The festival race weekend takes place July 22-24, the release stated.

"Our 45th San Francisco Marathon is putting inclusion and accessibility at the center," stated Lauri Abrahamsen, director of operations at Jumping Fences Inc. "We added these divisions and awards to our 45th marathon because it was past time to do so. We hope that this expansion of gender divisions, and our runners with disabilities program, will inspire more people to join the running community and feel that they belong."

To make the races more accessible and inclusive, the event organizers have expanded gender registration options to include nonbinary, trans, and two-spirited. The race weekend also includes a program for runners with disabilities.

The announcement follows the recent controversy with the Bay to Breakers marathon producers allowing participants in the San Francisco event to register as nonbinary but initially saying they would not have a separate awards category for them. After a public outcry, the race organizers reversed course and added such awards.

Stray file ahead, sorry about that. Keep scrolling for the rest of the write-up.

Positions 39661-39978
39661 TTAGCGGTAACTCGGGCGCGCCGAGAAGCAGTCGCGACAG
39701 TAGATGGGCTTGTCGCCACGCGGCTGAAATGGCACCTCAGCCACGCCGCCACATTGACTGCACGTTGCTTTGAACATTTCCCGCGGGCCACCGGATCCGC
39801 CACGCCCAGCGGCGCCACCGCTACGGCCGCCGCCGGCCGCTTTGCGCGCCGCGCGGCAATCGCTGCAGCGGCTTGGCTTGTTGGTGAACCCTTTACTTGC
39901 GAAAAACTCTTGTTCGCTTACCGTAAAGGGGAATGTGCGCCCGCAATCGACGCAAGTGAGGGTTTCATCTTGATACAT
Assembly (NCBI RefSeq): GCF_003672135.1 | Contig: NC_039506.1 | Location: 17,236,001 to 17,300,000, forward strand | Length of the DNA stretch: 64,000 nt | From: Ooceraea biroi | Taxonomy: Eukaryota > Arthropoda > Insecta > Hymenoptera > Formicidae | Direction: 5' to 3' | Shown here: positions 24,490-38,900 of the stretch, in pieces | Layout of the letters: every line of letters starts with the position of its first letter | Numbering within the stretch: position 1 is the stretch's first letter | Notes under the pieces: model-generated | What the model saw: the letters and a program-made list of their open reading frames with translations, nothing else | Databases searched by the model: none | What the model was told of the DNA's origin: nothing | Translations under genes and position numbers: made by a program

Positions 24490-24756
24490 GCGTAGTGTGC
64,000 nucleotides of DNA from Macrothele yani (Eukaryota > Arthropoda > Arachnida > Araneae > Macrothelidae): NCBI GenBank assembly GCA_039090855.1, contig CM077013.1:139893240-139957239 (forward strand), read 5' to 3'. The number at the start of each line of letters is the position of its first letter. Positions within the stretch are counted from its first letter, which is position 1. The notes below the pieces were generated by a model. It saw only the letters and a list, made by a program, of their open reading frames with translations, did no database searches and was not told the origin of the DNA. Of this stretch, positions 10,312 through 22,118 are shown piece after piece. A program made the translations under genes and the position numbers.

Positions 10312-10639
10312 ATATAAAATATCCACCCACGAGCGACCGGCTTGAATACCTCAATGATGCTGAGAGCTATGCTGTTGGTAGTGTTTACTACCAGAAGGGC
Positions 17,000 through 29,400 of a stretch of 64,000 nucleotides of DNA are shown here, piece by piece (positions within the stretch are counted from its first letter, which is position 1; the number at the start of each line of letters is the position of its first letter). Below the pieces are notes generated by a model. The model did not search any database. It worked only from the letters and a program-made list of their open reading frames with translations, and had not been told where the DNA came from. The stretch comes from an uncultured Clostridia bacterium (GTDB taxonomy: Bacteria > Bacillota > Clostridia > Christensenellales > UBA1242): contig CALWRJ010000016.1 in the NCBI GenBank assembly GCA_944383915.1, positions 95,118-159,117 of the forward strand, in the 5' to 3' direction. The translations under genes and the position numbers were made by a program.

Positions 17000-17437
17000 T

For more information, click here.

Sign up for trans survey

People interested in taking part of the 2022 U.S. Trans Survey can sign a pledge online to do so and receive email updates for when the survey launches later this year. Transgender people age 16 and older are eligible to take part, whether they identify as male, female, or nonbinary.

In 2015, nearly 28,000 people took the U.S. Trans Survey. It was the largest survey of trans people in the country, according to the National Center for Transgender Equality.

The survey's data, covering everything from covering health, employment, income, and criminal justice issues, is used by the media, educators, policymakers, and the general public. It is also a vital resource for data about trans people of color in the U.S.

To sign the pledge to take the 2022 survey, click here.